When considering the total in-place value of a CLT system, it is cost
        competitive to other plate building materials. But you also need to
        consider all the value added benefits:

        • More savings can be found in the reduced installation cost, usually 50% cheaper than installing other plate materials.

        • With an earlier project completion date, you are open for business sometimes months ahead of schedule.

        • The building structure will weigh less than half the weight of other construction types, so the foundation costs less money.

        • Job site safety is dramatically increased due to the prefabricated
        CLT panels and usually the only power tools are pneumatic drills.

        • Thanks, Doug. I understand all this; what I want to know is how it translates to dollars per square foot in a mid-rise building (12-16 stories). What are the real savings, in dollars per sq. ft. compared to concrete/steel construction?

          • Civil Engineering News put it this way: “CLT is typically most cost effective in large, regular shaped structures or in situations where fabrication is repetitive; it is particularly
            competitive compared to concrete in these applications. CLT is unlike most wood products on the market in that it is not a commodity product and therefore cannot easily be quoted on a per-square-foot basis. Panel costs are dependent on many factors; it is best to check with a CLT manufacturer for specific pricing.” http://cenews.com/article/9271/clts-state-of-the-union

            This two story commercial CLT building in Montana reported a cost of $145 per sq. foot but I have no idea how relevant that is to mid-rise buildings in Seattle. http://www.woodworks.org/wp-content/uploads/CLT-Milestone-Montana.pdf

            I’ve read the construction schedule is 4.5 months shorter with CLT. I guess, one way to think of the savings is that much less in wages. Looking ahead to the implementation of a carbon tax and/or cap and trade system, CLT could see even greater savings compared to other more carbon intensive construction methods.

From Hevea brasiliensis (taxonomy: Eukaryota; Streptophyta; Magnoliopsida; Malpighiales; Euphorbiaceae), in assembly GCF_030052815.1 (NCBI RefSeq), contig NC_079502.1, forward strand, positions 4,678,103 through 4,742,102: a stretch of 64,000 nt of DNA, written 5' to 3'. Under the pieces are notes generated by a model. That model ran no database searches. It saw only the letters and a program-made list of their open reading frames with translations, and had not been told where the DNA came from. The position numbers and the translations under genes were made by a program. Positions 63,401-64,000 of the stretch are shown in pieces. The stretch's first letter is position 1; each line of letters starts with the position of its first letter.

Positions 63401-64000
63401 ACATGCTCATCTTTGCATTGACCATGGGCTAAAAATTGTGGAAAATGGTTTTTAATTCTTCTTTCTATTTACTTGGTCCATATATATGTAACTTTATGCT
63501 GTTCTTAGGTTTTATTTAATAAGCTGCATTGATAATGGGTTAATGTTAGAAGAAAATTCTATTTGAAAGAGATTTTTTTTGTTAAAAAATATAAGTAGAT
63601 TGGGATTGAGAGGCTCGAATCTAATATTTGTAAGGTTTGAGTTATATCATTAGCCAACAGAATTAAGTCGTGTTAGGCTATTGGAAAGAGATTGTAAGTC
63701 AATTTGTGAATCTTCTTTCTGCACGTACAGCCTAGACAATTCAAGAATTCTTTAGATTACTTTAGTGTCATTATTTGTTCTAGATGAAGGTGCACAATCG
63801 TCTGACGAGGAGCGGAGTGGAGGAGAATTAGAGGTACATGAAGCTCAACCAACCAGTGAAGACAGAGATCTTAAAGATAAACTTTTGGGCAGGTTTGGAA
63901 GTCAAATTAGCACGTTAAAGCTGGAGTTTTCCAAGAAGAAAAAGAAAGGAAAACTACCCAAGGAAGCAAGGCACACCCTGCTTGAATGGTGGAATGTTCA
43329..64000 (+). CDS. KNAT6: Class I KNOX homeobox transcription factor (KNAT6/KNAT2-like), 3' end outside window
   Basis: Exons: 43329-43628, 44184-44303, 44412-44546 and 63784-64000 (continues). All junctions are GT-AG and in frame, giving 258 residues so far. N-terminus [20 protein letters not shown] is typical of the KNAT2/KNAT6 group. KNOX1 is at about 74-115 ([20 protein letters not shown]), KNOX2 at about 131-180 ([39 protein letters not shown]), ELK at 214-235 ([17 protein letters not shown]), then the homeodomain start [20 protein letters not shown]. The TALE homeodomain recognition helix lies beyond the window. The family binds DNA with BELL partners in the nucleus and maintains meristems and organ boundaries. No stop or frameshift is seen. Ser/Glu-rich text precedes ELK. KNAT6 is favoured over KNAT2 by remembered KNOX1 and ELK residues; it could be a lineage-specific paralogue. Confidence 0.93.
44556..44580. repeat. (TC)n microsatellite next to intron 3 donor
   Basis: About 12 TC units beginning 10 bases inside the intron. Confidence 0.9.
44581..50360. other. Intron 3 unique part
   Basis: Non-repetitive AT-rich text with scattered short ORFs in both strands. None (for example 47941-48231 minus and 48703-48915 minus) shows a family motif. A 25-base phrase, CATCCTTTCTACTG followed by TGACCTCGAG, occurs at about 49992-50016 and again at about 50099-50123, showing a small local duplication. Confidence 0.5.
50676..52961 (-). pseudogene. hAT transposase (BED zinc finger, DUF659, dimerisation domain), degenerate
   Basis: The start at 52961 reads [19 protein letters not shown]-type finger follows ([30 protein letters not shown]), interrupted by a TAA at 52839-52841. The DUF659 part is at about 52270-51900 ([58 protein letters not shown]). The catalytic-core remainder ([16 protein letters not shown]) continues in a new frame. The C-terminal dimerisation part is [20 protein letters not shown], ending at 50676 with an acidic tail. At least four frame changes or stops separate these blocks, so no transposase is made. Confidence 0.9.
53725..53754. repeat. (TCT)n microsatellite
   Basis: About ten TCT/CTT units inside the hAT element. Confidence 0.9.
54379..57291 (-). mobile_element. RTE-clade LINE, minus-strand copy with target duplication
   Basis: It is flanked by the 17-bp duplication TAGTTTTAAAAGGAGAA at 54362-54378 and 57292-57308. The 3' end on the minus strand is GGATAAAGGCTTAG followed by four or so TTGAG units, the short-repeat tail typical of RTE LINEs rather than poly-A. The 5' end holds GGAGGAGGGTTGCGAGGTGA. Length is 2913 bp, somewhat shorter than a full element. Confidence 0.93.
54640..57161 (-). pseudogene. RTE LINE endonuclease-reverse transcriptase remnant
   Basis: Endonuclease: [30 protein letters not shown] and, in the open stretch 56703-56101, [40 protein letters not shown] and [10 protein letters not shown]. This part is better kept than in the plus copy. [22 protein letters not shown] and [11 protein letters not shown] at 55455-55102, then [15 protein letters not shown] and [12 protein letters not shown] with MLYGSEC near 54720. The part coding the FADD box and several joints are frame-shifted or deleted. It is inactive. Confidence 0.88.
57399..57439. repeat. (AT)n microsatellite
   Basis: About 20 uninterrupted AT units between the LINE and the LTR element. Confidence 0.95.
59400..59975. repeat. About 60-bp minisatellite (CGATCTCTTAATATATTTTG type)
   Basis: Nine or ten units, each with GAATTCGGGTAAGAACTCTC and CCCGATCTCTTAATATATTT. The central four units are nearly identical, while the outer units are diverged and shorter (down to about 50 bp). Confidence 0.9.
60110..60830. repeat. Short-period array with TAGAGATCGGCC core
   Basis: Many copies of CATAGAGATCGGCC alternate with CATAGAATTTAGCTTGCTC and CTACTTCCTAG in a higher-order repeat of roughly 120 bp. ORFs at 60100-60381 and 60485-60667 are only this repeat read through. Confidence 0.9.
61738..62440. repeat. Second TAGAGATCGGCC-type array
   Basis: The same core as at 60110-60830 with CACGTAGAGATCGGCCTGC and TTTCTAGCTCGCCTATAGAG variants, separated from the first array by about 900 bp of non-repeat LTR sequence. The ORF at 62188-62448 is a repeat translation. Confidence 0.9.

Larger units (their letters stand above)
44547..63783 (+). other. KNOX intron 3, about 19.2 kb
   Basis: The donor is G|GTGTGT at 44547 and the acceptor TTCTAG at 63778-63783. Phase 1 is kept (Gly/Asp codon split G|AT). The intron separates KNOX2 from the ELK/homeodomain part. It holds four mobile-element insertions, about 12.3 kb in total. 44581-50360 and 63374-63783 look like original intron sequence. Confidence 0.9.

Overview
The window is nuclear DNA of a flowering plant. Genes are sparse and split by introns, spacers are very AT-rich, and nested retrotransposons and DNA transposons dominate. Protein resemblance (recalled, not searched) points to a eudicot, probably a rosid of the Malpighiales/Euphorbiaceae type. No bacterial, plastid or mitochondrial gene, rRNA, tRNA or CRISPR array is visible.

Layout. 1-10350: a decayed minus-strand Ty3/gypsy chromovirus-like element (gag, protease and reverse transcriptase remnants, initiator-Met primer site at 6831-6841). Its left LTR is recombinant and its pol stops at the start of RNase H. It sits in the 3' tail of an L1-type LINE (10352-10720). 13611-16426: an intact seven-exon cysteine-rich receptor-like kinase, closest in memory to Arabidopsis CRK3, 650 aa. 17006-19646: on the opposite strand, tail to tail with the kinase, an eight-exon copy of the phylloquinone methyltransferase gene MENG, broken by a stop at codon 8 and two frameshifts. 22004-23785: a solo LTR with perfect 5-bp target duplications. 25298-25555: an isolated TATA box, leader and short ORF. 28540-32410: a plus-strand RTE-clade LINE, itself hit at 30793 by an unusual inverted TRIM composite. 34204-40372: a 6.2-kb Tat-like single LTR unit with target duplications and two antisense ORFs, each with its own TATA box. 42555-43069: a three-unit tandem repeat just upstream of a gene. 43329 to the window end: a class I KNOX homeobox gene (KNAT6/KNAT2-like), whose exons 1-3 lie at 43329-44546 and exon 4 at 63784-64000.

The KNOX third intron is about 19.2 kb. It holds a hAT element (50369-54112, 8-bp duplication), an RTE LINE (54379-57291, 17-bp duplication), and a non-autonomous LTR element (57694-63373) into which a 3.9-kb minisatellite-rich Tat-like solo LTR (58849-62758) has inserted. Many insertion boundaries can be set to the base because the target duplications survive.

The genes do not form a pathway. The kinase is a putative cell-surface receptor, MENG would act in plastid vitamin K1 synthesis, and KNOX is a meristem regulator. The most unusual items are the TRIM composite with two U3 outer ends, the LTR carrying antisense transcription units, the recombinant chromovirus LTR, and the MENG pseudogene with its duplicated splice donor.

• OK, as a new product I can accept that comparative costs are still somewhat vague. Maybe somebody needs to design a “regularly shaped structure” and then put it out for bid for both conventional and CLT construction. Let the contractors figure out their costs and bid accordingly.

    • Ross, I think regulations still need to be changed. I think the height limit for cross-laminated timber was 85 feet as of 2013, but Seattle was considering raising it according to this: http://www.seattle.gov/DPD/codesrules/changestocode/crosslaminatedtimber/whatwhy/. I haven’t seen evidence they did raise it.

      Meanwhile, architectural firm Weber Thompson seems to be working on CLT designs up to 125 feet. They acknowledge the awkwardness of zoning limits since concrete/steel doesn’t pencil out well until about 12 stories. Economically, there is a bit of a dead zone for buildings from 8 to 12 stories; CLT solves that, elegantly I might add. It also allows developers to be nimbler since much CLT construction times are much faster (faster construction schedules is also where the largest cost savings are realized).
      http://www.weberthompson.com/blog/2013/06/tall-wood-buildings-have-a-promising-future-with-clt/

      Raising the CLT height limit to at least 125 feet seems like a no-brainer, especially with a respected local firm already working on designs.